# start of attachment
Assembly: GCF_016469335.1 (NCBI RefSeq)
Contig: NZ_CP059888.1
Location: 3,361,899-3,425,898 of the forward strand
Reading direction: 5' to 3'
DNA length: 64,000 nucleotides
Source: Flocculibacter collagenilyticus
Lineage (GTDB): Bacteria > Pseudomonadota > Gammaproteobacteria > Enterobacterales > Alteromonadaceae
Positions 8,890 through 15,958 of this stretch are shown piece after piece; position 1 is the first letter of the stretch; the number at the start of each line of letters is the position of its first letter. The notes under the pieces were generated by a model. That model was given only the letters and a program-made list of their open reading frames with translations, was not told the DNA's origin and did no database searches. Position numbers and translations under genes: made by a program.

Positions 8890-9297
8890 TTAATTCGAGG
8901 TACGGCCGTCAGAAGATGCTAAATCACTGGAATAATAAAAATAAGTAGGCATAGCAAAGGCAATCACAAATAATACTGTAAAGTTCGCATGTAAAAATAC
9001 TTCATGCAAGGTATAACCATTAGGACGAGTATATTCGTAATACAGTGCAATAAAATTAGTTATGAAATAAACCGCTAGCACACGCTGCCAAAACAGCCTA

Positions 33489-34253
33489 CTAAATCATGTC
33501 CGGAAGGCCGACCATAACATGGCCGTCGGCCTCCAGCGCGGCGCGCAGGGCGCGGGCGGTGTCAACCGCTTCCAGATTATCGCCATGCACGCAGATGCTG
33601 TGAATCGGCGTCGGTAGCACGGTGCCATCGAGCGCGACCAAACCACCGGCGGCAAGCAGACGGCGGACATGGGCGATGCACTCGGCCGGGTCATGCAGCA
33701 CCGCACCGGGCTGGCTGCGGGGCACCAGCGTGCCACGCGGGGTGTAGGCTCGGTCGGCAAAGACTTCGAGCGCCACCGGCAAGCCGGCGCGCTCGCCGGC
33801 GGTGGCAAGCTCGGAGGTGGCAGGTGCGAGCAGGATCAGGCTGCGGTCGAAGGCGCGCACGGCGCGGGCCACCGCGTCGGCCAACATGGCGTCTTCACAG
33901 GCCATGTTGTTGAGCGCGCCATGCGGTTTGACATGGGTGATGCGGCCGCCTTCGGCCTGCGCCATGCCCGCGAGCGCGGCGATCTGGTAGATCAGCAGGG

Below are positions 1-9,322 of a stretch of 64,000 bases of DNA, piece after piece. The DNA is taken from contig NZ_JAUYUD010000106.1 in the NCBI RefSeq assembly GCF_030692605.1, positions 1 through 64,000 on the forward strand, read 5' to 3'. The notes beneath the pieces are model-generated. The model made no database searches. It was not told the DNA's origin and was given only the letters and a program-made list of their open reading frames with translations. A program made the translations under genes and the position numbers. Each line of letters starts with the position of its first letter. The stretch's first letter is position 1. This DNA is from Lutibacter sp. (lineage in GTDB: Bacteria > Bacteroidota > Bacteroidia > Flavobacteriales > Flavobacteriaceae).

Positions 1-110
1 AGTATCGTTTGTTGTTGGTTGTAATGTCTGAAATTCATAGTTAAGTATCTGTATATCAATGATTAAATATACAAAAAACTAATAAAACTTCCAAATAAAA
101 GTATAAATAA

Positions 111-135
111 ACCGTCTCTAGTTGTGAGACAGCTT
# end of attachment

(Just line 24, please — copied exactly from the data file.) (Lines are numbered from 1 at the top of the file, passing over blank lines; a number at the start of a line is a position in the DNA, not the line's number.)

Positions 111-135